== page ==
On Friday night at Riverfront Studios, motion-picture soundstages on 3 acres of East River waterfront between the Williamsburg Bridge and the Navy Yard, the newest art project by Doug Aitken called Station to Station was launched. Aitken did the “destruction” of Gallery 303 last year, Creative Time’s Broken Screen Happening at the Essex Street Market and Sleepwalkers projected on the wall of MoMA’s Sculpture Garden. On the site of the former Schaefer Brewery, spotted in the crowd was Agnes Gund, Klaus Biesenbach, Chrissie Iles, Roxana Marcoci, Linda Yablonsky, Lisa Phillips and other art world luminaries. This event marked the inaugural nomadic “Happening” that moves in an Aitken-designed train from the Atlantic Ocean to the Pacific Coast stopping at nine different locations each time for a one-night-only live event in September. The scene was set for live performances that included a colorful site-specific smoke bomb installation by Olaf Breuning; food happening created by artist Rirkrit Tiravanija; and an original performance choreographed by Jonah Bokaer inspired by Robert Rauschenberg's Pelican (1963) on the occasion of work’s 50th anniversary and more. Being a nomadic endeavor, five artists were commissioned to create yurts, portable tent-like dwelling traditionally used by nomads in Central Asia. So bright they could be seen from the Manhattan side, all the yurts are 17 feet in diameter and made of canvas by Canadian firm Yurta, I was magnetically drawn to Ernesto Neto’s bright yellow bubble with circles punched out, and the discards scattered on the grass like pebbles. Inspired by his home city Rio de Janero’s beaches, the floor of this yurt was soft like walking on the sand. I then floated into Urs Fischer’s white yurt through a foggy mist, and landed on a king-size bed with spinning disco ball above and mirrors all around -- a hedonistic yurt that was hard to leave. This is contrasted with Liz Glynn’s black felt maze, a dark interior that reminded me of getting lost in a Richard Serra sculpture. Over the course of the train’s journey she will create a different model of the universe, moving from the Big Bang theory to Hubble's expanding universe and beyond. 86-year old underground experimental filmmaker Kenneth Anger has created a bright red glowing tent with three screens featuring his films Demon Brother (1969), Lucifer Rising (1981), and Inauguration of the Pleasure Dome (1954). A pentagonal seating cushion centers the space. If you saw Carsten Höller’s Experience at the New Museum last year that featured a slide between two floors, his iridescent orange Ball- and Frisbee-House wouldn’t be a surprise. Entering through a hole and landing on the squishy floor that supports pliable columns, you can play with projectiles. Inside Riverside Studios, additional yurts were settings for local artists and artisans from Folk Fibers, Cobra Boots, Chimayo, and Junkyard Jeans crafting products in real time. But because this is the only venue that is on the water but not on a railway, we didn’t get to see Aitken’s train car. To do so, visit Station to Station as is winds its way across the country. Chicago. September 10. Union Station Minneapolis/St. Paul. Setpember 12. St. Paul Union Depot Santa Fe, Setpemer 18. Santa Fe Railyard Winslow, AZ. September 21. La Posada Barstow, CA. September 24. Skyline Drive-in Theater Los Angeles, CA. September 26. Union Station Oakland/San Francisco. 16th St. Station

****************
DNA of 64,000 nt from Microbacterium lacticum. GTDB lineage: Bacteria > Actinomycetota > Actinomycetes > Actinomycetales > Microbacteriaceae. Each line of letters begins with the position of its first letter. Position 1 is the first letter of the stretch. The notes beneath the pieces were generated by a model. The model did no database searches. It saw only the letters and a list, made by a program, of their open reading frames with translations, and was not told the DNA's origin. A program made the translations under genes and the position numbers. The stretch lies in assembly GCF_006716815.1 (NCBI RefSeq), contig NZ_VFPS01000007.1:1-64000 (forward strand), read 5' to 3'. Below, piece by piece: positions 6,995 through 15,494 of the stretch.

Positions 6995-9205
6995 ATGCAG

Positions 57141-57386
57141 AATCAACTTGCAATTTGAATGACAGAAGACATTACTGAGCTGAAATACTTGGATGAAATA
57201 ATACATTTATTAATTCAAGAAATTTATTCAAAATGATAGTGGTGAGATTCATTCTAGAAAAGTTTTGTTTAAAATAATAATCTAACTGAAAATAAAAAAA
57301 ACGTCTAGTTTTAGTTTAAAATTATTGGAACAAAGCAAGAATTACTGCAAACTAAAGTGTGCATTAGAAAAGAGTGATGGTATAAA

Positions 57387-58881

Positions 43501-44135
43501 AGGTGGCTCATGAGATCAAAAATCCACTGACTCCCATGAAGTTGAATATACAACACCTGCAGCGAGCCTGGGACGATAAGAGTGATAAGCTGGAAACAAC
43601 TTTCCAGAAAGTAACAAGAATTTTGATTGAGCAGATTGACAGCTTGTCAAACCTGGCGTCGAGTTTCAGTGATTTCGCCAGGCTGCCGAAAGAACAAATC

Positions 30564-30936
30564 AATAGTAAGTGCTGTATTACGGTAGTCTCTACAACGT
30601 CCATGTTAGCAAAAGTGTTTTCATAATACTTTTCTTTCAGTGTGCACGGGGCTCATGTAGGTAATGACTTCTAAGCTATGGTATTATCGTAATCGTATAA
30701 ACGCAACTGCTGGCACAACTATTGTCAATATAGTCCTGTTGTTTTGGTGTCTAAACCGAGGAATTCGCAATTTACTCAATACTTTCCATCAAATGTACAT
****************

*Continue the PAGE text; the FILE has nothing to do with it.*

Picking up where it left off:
Placeholder Alt Text

As Detroit Struggles With Bankruptcy, Auction House Appraises Prized Art Collection

Even as Detroit’s municipal bankruptcy reverberates among residents and onlookers alike, the city’s art scene shines on. Unfortunately for the Detroit Institute of Art, red ink may yet claim its city-owned collection. This week the museum confirmed Christie’s Appraisals had been hired to appraise a portion of the cultural institution’s holdings. But an appraisal is not a sale. The city’s art collection includes work by Rodin, Van Gogh, and Cézanne. The museum denied the possibility of a fire sale, saying in a statement:

We continue to believe there is no reason to value the collection as the Attorney General has made clear that the art is held in charitable trust and cannot be sold as part of a bankruptcy proceeding. We applaud the [Emergency Manager]’s focus on rebuilding the City, but would point out that he undercuts that core goal by jeopardizing Detroit's most important cultural institution.

Christie’s, too, deflected scrutiny of what many perceived as the beginning of the end for a proud collection of art. “We understand that a valuation of all the City’s assets (extending well beyond the art) is one of the many steps that will be necessary for the legal system to reach a conclusion about the best long term solution,” they said in a separate statement, adding their goal is to advise on "how to realize value for the City while leaving the art in the City’s ownership.” The auction house’s assessment doesn’t mean all or even any of the 60,000-piece collection will be sold or even leased (some are off-limits anyway if their original benefactor stipulated they can never be sold). Assessment would be the first step in a such a process, but it could also mean Emergency Manager Kevyn Orr is just showing creditors that all options are on the table. Financial experts speculated to The Christian Science Monitor that sales of city land or infrastructure, such as its sewer system, could be better bets. Detroit’s municipal bankruptcy is the biggest by far in U.S. history, so Orr’s decisions—whatever they may be—are anyone's guess, and will doubtless be the subject of intense scrutiny.
Placeholder Alt Text

Giant Sea Creatures To Invade Chicago’s State Street

The Chicago Loop Alliance will wrap the Century Building at 202 S. State Street with a mural depicting a downtown overrun by giant sea creatures. “Float,” by St. Louis artist Noah MacMillan, calls to mind one of the many action movies in which outsized monsters have laid waste to the Loop in computer-generated battle royales of late. But these octopi and puffer fish appear to float along benignly. MacMillan’s surreal illustrations and designs have been featured in Smithsonian Magazine, the Washington Post and elsewhere. His 500-square-foot mural, which will be unveiled Tuesday July 16, was commissioned by building owners The General Services Administration, who asked MacMillan to ponder the relationship of citizens and their government. The 16-story building was designed by Holabird and Roche. Chicago Loop Alliance’s other recent programs include of the Pop-Up Art Loop, a year-long art gallery series, and The Gateway, a "people plaza" on State Street.
Placeholder Alt Text

Frank Gehry’s Ice Blocks Chilling Out Inside Chicago’s Inland Steel Building

Follow the Architecture Chicago Plus blog as Lynn Becker raises an eyebrow at the new sculpture that quietly popped up in the lobby of downtown Chicago’s celebrated Inland Steel Building. The 1957 SOM icon seems to have acquired a consortium of ice hunks, courtesy Frank Gehry. Ostensibly a formal counterpoint to the elegant energy of Richard Lippold’s Radiant I, the original lobby art, Gehry’s glass agglomeration (fabricated by the John Lewis Glass Studio of Oakland, California) frames Radiant I and responds to its angularity with carved blobs. It’s admittedly atypical in the setting of the modernist masterpiece, but doesn’t overpower the space or the original artwork.